Two things stand out within our current transportation paradigm: we rely almost exclusively on private vehicles for the majority of trips; and those vehicles are much larger than they used to be, leading to an increase in CO2 emissions.
Solutions to car dependency
To lower our transportation emissions, there need to be adjustments in how we get from point A to point B.
Of course, the solution is not to stop driving altogether. A balance needs to be struck between different modes of transportation and to make “alternative” modes viable and safe. This might mean allocating some spending away from cars to bicycle infrastructure such as protected bike lanes and public transit, both within cities and for interregional transit.
A fully grade separated, clear, and wide lane that eliminates potential interactions with motor vehicles. Fredericton, NB. Photo by Adam Mahoney.
The benefits of improving access to multiple transportation options are many. For one, every person on a bus or on a bike is one fewer person contributing to traffic. Bike lanes and public transit are more efficient at moving a lot of people than private vehicles. For the space of roughly 3 cars, a transit bus can hold up to 76 people while the average occupancy of a car is just 1.7 people (max 5-7 people) – the majority of cars on the road have just one person in them.
We don’t have Toronto traffic in our cities yet, but our roads will only become more congested as the population increases and our transportation system continues to depend on the private automobile.
The climate benefit of embracing more transportation options is a persuasive incentive. The CO2 emissions for the average private vehicle (all models) in Canada is 206 grams per kilometer. While big diesel buses emit a lot of carbon dioxide, accounting for the per person emissions for each individual on the bus, the impact is significantly lessened. For a bus that’s half full (35 people), the CO2 emissions for each person are approximately 60.48 g CO2/km and that number goes down the more people on the bus – or if it is electric!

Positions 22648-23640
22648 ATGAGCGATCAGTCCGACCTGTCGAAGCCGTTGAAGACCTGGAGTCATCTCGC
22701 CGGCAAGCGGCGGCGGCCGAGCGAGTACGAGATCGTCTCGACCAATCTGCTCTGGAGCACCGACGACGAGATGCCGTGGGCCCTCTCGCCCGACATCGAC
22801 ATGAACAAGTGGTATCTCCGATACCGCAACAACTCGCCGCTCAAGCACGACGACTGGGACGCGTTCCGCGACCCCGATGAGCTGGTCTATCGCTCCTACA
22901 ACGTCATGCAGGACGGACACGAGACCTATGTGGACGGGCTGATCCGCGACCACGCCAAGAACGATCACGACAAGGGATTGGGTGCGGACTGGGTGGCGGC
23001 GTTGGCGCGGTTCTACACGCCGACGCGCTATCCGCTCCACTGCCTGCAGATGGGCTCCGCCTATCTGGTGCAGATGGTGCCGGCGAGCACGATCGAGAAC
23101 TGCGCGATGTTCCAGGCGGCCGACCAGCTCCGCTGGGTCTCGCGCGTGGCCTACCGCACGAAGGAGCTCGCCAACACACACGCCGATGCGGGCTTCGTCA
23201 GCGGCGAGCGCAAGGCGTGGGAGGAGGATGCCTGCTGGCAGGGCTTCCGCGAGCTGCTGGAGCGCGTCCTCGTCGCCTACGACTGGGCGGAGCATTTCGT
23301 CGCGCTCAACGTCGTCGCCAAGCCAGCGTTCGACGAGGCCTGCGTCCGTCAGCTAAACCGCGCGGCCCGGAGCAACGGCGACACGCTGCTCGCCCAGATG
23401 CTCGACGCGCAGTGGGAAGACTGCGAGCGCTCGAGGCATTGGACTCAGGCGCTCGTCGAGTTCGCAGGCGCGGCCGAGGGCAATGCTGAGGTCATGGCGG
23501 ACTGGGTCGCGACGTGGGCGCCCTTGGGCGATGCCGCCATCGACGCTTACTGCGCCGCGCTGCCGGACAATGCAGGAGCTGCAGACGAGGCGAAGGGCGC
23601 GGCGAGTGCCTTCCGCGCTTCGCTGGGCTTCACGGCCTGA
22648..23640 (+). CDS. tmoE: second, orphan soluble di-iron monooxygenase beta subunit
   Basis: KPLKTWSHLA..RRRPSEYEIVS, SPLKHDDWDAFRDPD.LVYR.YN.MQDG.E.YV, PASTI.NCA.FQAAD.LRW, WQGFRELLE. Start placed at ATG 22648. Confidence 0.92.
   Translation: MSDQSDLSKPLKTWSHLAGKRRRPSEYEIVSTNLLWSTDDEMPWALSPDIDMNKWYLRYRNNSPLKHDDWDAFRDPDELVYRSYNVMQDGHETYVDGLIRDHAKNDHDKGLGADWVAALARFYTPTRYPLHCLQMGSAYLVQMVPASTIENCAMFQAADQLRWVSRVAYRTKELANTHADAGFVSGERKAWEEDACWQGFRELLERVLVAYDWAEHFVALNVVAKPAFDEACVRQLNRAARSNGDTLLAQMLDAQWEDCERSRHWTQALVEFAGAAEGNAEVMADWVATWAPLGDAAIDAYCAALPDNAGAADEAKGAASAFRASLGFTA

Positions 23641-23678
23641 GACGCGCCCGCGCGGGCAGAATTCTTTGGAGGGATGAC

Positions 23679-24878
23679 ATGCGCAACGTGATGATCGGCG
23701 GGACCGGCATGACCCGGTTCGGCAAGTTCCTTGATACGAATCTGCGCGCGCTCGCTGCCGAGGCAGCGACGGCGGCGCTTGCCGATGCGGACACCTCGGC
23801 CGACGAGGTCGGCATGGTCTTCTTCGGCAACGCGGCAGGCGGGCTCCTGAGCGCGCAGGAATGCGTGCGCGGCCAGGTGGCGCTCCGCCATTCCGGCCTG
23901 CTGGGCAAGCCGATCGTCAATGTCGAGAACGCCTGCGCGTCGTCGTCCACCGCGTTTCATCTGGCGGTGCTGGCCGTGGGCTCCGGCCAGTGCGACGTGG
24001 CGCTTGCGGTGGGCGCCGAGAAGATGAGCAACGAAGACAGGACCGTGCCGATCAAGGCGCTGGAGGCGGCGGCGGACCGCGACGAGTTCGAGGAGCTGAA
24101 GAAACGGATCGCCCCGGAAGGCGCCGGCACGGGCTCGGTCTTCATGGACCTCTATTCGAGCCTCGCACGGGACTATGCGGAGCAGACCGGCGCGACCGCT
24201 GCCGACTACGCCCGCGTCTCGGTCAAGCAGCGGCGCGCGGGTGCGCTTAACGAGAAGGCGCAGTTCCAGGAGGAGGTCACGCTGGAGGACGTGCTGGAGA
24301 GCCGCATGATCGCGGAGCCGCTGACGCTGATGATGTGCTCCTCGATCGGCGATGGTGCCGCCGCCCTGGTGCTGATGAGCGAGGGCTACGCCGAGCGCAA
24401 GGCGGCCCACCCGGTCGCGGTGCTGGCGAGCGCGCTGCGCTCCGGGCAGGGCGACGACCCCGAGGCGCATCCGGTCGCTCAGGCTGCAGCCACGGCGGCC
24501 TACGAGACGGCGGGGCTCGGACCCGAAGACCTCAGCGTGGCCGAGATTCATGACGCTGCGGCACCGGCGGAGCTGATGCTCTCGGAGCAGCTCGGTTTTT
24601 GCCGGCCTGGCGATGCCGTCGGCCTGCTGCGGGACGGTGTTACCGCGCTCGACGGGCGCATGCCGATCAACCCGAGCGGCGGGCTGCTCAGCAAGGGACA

This is also where electric vehicles can make a big impact in lowering the carbon emissions for not just private vehicles, but also for public transit as well. Electric vehicles have significantly lower CO2 emissions than their gas counterparts and will only improve as the electricity grid eliminates carbon altogether.
A bicycle is even better, still, producing no tailpipe emissions and has comparatively small manufacturing emissions. The only thing that adds to the carbon footprint is from the food you eat! Moreso, the rise of E-bikes has dramatically increased the range and reduced barriers to participation for people interested in active travel. Plus, cycling (whether using a bicycle or E-bike) is a healthy and enjoyable way to get around!
Have you seen a more beautiful commute? Anna-Lee rode the Gaia Project e-bike from our HQ is downtown Fredericton to Nashwaaksis Bridge – that’s an 88km commute roundtrip! #LowCarbonTransportation #BikeTok #BikToWork E-Bike #ElectricVehicle . Aller travailler en toute beauté! Anna-Lee a pris le vélo électrique du Projet Gaia et s’est rendue de notre bureau, au centre-ville de Fredericton, jusqu’au pont de Nashwaaksis, soit 88 km aller-retour! #Transports #FaibleEmpreinteCarbone #VéloTok #AuBoulotÀVélo #VéloÉlectrique #VéhiculeÉlectrique
Anna-Lee from The Gaia Project shares her journey home from work using the Gaia team’s E-bike!
If I had access to safe active transportation infrastructure growing up, I think I would have been less desperate to get a driver’s license as a teenager. Cities that build safe, integrated cycling infrastructure see a correlating increase in the number of people who use it.
We need to rethink the way we approach transportation in New Brunswick. A more sustainable transportation system would benefit everyone. Fewer people driving would lower provincial CO2 emissions, improve air quality, improve road congestion, and make streets safer for all road users. There is no one transportation solution, each mode can work together to create safer and more sustainable streets if they are given the space they need.
The Gaia Project’s new program, Sustainability in Motion, teaches high school students how our daily commutes contribute to climate change. They will learn how our transportation system favours emitting forms of movement and how we can make more sustainable choices in the future. Register for an in-class presentation from the Gaia Project and guided activities to help your students explore sustainable transportation!
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Author: Adam Mahoney, Program Coordinator, The Gaia Project